Subjects

Abstract

Purpose

Developmental and epileptic encephalopathies (DEEs) are severe clinical conditions characterized by stagnation or decline of cognitive and behavioral abilities preceded, accompanied or followed by seizures. Because DEEs are clinically and genetically heterogeneous, next-generation sequencing, especially exome sequencing (ES), is becoming a first-tier strategy to identify the molecular etiologies of these disorders.

Methods

We combined ES analysis and international data sharing.

Results

We identified 11 unrelated individuals with DEE and de novo heterozygous truncating variants in the interferon regulatory factor 2–binding protein-like gene (IRF2BPL). The 11 individuals allowed for delineation of a consistent neurodevelopmental disorder characterized by mostly normal initial psychomotor development followed by severe global neurological regression and epilepsy with nonspecific electroencephalogram (EEG) abnormalities and variable central nervous system (CNS) anomalies. IRF2BPL, also known as enhanced at puberty protein 1 (EAP1), encodes a transcriptional regulator containing a C-terminal RING-finger domain common to E3 ubiquitin ligases. This domain is required for its repressive and transactivating transcriptional properties. The variants identified are expected to encode a protein lacking the C-terminal RING-finger domain.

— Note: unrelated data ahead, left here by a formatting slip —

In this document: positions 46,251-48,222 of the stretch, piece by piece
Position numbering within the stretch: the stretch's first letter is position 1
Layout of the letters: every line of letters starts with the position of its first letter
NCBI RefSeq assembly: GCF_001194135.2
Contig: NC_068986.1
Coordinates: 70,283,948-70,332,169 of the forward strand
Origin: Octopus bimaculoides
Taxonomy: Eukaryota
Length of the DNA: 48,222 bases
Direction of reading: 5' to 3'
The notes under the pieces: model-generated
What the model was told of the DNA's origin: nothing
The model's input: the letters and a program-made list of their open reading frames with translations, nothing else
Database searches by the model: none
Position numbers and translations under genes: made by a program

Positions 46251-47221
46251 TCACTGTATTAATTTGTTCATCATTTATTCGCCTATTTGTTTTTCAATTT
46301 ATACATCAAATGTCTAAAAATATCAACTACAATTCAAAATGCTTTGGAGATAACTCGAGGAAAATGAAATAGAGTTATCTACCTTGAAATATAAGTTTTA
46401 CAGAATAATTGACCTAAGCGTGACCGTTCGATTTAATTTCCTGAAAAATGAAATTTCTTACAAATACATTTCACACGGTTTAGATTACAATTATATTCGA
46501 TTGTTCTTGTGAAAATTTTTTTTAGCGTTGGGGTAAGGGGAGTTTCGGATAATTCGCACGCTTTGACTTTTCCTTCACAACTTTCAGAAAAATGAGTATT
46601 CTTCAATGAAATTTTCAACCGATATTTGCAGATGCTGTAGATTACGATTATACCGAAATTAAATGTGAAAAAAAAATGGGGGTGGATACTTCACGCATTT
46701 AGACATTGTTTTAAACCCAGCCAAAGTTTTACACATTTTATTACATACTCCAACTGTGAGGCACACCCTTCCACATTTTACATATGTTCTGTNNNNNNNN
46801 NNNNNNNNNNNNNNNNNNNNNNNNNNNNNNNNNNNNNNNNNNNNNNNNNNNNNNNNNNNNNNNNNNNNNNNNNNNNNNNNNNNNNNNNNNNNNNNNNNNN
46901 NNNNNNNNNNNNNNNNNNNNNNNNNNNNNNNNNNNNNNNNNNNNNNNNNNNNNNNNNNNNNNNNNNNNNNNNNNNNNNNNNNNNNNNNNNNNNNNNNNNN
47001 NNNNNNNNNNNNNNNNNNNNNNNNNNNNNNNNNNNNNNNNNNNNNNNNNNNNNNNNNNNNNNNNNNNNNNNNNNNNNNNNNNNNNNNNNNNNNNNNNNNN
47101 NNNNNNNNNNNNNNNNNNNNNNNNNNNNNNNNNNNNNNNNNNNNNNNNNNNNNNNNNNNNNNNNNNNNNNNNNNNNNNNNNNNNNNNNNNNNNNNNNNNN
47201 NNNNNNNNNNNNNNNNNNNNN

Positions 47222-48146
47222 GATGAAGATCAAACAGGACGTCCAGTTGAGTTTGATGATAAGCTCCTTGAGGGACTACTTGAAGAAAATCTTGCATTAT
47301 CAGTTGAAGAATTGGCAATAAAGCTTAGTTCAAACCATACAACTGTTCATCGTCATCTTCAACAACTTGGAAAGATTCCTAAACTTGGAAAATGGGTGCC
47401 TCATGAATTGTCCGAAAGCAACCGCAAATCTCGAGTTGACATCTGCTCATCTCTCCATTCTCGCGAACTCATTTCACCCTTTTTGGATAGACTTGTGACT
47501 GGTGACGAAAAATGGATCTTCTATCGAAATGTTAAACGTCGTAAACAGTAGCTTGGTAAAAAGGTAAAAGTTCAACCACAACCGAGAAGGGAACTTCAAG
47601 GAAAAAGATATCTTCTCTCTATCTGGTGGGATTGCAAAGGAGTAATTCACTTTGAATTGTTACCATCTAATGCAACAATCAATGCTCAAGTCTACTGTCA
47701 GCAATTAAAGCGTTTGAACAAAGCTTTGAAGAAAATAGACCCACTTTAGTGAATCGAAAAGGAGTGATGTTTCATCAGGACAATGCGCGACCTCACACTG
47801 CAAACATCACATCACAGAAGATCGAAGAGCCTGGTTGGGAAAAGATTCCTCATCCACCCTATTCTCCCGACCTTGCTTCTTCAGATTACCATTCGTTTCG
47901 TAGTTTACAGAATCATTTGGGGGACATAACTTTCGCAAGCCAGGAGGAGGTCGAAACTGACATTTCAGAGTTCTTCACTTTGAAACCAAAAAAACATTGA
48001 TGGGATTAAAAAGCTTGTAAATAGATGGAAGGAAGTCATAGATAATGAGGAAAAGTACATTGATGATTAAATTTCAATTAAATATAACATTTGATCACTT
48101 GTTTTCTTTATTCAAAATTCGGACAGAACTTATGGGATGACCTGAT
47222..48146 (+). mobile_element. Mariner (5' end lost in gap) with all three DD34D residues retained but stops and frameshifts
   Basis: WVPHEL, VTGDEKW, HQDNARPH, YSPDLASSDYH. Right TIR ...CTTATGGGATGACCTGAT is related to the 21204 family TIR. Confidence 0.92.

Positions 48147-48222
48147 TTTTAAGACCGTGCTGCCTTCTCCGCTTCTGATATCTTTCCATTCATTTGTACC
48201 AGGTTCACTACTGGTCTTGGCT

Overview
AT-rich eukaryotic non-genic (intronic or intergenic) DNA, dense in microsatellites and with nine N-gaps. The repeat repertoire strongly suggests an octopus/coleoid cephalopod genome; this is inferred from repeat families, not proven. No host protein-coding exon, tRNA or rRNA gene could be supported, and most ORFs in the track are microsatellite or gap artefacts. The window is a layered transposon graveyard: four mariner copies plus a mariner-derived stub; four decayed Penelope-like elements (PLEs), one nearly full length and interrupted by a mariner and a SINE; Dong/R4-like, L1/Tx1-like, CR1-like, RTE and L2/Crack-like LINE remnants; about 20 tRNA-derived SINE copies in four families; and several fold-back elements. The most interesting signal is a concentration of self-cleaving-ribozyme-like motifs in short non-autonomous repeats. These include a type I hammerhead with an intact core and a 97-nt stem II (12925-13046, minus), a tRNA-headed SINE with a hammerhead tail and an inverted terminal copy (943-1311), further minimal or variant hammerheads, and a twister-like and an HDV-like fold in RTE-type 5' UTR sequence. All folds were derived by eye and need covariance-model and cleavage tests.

Conclusions

These data support the causative role of truncating IRF2BPL variants in pediatric neurodegeneration and expand the spectrum of transcriptional regulators identified as molecular factors implicated in genetic developmental and epileptic encephalopathies.

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Additional information

Parental consent was obtained for conducting the study and for showing images from their affected children.

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Acknowledgements

We thank the patients and their families for their participation. We thank the Integragen Society and CNRGH (Centre National de Recherche en Génétique Humaine) for exome analysis in some cases. This work was supported by grants from the Regional Council of Burgundy (PARI) and the FEDER. We also thank the National Heart, Lung, and Blood Institute (NHLBI) GO Exome Sequencing Project and its ongoing studies, which produced and provided exome variant calls for comparison: the Lung GO Sequencing Project (HL-102923), the WHI Sequencing Project (HL-102924), the Broad GO Sequencing Project (HL-102925), the Seattle GO Sequencing Project (HL-102926), the Heart GO Sequencing Project (HL-103010), and the Rare Disease Initiative Zürich (RADIZ), Clinical Research Priority Program for Rare Diseases of the University of Zurich.

Author information

Author notes

  1. These authors contributed equally: F. Tran Mau-Them, C. Thauvin-Robinet, A. Vitobello.

Affiliations

  1. UF Innovation en diagnostic genomique des maladies rares, CHU Dijon Bourgogne, Dijon, France

    • F. Tran Mau-Them MD
    • , T. Jouan BS
    • , C. Philippe PhD
    • , C. Thauvin-Robinet MD, PhD
    •  & A. Vitobello PhD
  2. INSERM UMR1231 GAD, F-21000, Dijon, France

    • F. Tran Mau-Them MD
    • , L. Duplomb PhD
    • , T. Jouan BS
    • , Y. Duffourd MsC
    • , B. Urteaga MsC